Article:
It's probably fair to say that you wouldn't ask your builder to give you legal advice (and you definitely wouldn't ask us to build your house).
However, we regularly see disputes between builders and home owners where both parties have failed to get legal advice at an early stage and have attempted to resolve matters themselves. Often, despite their best intentions, the parties will do more damage than good.
A recent matter heard in the NSW Supreme Court1 is an example where both parties, but in this case mainly the homeowners, adopted positions that were wrong – and where early legal advice would have most likely resulted in a better outcome.
The Cohens, the homeowners, and the builder, Zanzoul, entered into a building contract in 2013 under which Zanzoul agreed to knock down the Cohen's home and build a new multi-level house.
In 2015, Zanzoul issued five progress claims (similar to invoices) to the Cohens. The Cohens only part paid some of these progress claims.
The Cohens claimed that Zanzoul's work was incomplete and defective and refused to make further payments. Zanzoul said that he was willing to rectify the work but only if the Cohens paid the progress claims.
As is often the case in these types of matters, there were lots of emails, phone calls and conversations between the Cohens and Zanzoul where both parties tried to communicate their alleged rights under the contract.
Every (decent) contract will set out what a party has to do if they disagree with a progress claim, invoice or request for payment. In this case, the Cohens adopted a position which was entirely inconsistent with what they agreed to do under the contract. By failing to follow the required process to dispute the progress claims (which they rightfully could have done), the progress claims became due and payable.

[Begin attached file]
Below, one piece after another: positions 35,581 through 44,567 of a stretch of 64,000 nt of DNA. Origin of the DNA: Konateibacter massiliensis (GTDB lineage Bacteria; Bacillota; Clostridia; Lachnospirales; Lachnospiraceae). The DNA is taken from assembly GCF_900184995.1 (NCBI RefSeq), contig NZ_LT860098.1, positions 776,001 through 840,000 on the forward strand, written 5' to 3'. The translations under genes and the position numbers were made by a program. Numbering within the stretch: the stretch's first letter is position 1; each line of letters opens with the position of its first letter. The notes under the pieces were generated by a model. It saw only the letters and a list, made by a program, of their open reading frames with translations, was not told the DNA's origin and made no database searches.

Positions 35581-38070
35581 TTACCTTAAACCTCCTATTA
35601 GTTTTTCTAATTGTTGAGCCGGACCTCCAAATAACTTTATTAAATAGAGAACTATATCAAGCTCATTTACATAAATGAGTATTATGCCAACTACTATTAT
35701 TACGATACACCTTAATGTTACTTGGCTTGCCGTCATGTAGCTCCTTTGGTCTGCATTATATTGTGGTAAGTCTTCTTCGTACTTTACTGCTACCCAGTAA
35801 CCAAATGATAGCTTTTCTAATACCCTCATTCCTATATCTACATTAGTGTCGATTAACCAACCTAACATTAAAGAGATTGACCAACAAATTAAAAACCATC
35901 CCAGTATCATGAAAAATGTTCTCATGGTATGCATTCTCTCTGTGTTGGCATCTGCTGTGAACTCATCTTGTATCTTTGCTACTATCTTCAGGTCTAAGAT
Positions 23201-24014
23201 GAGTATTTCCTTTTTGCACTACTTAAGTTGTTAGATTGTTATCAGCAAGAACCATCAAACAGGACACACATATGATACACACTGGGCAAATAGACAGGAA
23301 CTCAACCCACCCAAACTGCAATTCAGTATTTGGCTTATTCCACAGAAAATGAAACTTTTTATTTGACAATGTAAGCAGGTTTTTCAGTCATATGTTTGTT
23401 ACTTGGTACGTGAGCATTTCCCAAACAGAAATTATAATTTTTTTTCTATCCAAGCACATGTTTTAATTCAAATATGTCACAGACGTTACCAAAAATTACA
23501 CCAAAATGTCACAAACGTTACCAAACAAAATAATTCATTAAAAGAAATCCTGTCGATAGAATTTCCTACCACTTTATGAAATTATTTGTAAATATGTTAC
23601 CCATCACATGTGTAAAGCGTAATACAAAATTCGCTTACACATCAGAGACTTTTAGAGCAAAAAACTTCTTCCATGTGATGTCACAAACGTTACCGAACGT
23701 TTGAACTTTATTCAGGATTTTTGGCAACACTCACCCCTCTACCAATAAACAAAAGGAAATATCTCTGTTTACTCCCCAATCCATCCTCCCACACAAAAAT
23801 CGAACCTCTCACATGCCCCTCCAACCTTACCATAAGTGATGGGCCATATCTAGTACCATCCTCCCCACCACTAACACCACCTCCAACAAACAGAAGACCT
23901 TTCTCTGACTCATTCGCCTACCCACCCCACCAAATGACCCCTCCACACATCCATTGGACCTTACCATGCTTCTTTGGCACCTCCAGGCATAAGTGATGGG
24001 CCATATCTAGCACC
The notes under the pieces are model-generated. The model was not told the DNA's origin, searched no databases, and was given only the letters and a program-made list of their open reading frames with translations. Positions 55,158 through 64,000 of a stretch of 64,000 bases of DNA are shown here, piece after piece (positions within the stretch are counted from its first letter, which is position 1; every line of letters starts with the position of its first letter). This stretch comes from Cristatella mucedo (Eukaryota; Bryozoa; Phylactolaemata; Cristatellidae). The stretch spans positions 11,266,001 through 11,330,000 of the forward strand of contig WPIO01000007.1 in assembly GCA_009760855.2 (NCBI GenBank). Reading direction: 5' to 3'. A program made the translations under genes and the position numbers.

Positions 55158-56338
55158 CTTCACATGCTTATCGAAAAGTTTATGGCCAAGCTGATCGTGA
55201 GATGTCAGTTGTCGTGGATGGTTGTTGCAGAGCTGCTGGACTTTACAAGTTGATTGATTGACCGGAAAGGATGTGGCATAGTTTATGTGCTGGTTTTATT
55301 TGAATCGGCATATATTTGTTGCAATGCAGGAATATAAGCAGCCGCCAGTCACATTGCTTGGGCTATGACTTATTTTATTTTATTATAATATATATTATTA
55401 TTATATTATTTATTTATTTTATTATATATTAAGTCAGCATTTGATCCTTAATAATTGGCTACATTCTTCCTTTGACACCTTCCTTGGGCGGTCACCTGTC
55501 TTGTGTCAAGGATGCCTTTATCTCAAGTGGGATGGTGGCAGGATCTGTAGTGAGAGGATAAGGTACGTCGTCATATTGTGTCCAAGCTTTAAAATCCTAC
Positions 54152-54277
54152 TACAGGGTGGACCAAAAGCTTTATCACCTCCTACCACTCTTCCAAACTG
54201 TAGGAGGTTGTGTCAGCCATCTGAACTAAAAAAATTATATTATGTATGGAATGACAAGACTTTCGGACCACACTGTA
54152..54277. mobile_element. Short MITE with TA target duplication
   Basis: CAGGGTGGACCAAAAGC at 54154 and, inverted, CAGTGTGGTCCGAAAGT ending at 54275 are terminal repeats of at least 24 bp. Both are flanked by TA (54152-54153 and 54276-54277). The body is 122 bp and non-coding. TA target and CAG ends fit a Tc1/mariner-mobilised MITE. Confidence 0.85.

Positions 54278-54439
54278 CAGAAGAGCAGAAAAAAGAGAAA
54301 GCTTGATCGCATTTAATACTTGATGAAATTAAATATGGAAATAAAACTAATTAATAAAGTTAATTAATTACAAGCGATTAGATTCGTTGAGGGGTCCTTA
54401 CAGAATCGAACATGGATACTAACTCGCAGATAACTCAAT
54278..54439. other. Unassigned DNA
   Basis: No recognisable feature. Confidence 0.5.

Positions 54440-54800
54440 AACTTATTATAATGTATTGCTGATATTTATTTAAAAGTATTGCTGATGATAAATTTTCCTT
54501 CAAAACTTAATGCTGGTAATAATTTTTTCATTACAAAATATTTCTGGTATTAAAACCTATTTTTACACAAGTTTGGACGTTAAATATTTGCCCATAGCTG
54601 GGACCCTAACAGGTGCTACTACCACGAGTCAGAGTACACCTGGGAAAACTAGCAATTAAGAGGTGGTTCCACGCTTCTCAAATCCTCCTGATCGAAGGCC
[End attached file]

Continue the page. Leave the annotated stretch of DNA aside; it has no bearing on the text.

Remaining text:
The Court found that the Cohens, in continually and wrongfully refusing to pay the progress claims when they were due, demonstrated that they no longer intended to be bound by the contract. In legal terms this means that the Cohen's repudiated the contract.
When one party repudiates a contract, the contract is not automatically terminated; it will only come to an end when the other party accepts the repudiation. Zanzoul accepted the Cohen's repudiation and the contract was therefore terminated.
With the contract terminated, the parties were no longer required to perform their obligations under the contract.However, the parties could still rely on the contract to protect their rights that had accrued up to its termination.
The Court found that both parties had accrued rights before the contract was terminated; the Cohens had the right to recover damages from Zanzoul for the allegedly defective work and Zanzoul had the right to recover monies owed to him.
What does this case mean for me?
At the end of the day, both parties 'won' – Zanzoul was ordered to pay the Cohens for the defective work, whilst the Cohens had to pay the outstanding progress claims. Ultimately though, both parties suffered the stress of litigation, which was only finalised in August 2020, and had to pay considerable legal costs.
If you are a party to a building contract, it is important that you understand your legal position before you take any action. Had the Cohens understood their rights under the contract and taken the right steps to dispute the progress claims, the matter may well have been resolved by the parties without going to court and at less personal and financial cost.
1Cohen v Zanzoul trading as Uniq Building Group  NSWSC 592
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